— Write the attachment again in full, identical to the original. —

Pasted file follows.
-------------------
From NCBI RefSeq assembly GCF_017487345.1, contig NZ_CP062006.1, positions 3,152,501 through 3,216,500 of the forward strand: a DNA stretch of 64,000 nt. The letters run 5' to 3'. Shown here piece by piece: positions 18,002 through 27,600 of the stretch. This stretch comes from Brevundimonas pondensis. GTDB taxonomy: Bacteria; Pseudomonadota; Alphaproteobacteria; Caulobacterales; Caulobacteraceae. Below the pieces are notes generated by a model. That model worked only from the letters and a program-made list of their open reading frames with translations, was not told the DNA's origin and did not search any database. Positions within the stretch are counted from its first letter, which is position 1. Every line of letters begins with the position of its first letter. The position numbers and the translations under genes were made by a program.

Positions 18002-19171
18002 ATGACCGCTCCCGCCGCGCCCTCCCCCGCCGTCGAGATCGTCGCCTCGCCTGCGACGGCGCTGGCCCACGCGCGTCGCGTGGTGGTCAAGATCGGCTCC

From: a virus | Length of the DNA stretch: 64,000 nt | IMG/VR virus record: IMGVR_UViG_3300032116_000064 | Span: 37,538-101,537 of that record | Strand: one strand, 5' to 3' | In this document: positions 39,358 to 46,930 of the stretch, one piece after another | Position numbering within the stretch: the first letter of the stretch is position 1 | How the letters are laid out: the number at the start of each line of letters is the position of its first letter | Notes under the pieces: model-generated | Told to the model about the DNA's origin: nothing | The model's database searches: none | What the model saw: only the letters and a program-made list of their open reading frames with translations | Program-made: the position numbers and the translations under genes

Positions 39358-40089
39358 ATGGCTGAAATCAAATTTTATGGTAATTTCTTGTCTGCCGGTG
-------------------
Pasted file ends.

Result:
From NCBI RefSeq assembly GCF_017487345.1, contig NZ_CP062006.1, positions 3,152,501 through 3,216,500 of the forward strand: a DNA stretch of 64,000 nt. The letters run 5' to 3'. Shown here piece by piece: positions 18,002 through 27,600 of the stretch. This stretch comes from Brevundimonas pondensis. GTDB taxonomy: Bacteria; Pseudomonadota; Alphaproteobacteria; Caulobacterales; Caulobacteraceae. Below the pieces are notes generated by a model. That model worked only from the letters and a program-made list of their open reading frames with translations, was not told the DNA's origin and did not search any database. Positions within the stretch are counted from its first letter, which is position 1. Every line of letters begins with the position of its first letter. The position numbers and the translations under genes were made by a program.

Positions 18002-19171
18002 ATGACCGCTCCCGCCGCGCCCTCCCCCGCCGTCGAGATCGTCGCCTCGCCTGCGACGGCGCTGGCCCACGCGCGTCGCGTGGTGGTCAAGATCGGCTCC

From: a virus | Length of the DNA stretch: 64,000 nt | IMG/VR virus record: IMGVR_UViG_3300032116_000064 | Span: 37,538-101,537 of that record | Strand: one strand, 5' to 3' | In this document: positions 39,358 to 46,930 of the stretch, one piece after another | Position numbering within the stretch: the first letter of the stretch is position 1 | How the letters are laid out: the number at the start of each line of letters is the position of its first letter | Notes under the pieces: model-generated | Told to the model about the DNA's origin: nothing | The model's database searches: none | What the model saw: only the letters and a program-made list of their open reading frames with translations | Program-made: the position numbers and the translations under genes

Positions 39358-40089
39358 ATGGCTGAAATCAAATTTTATGGTAATTTCTTGTCTGCCGGTG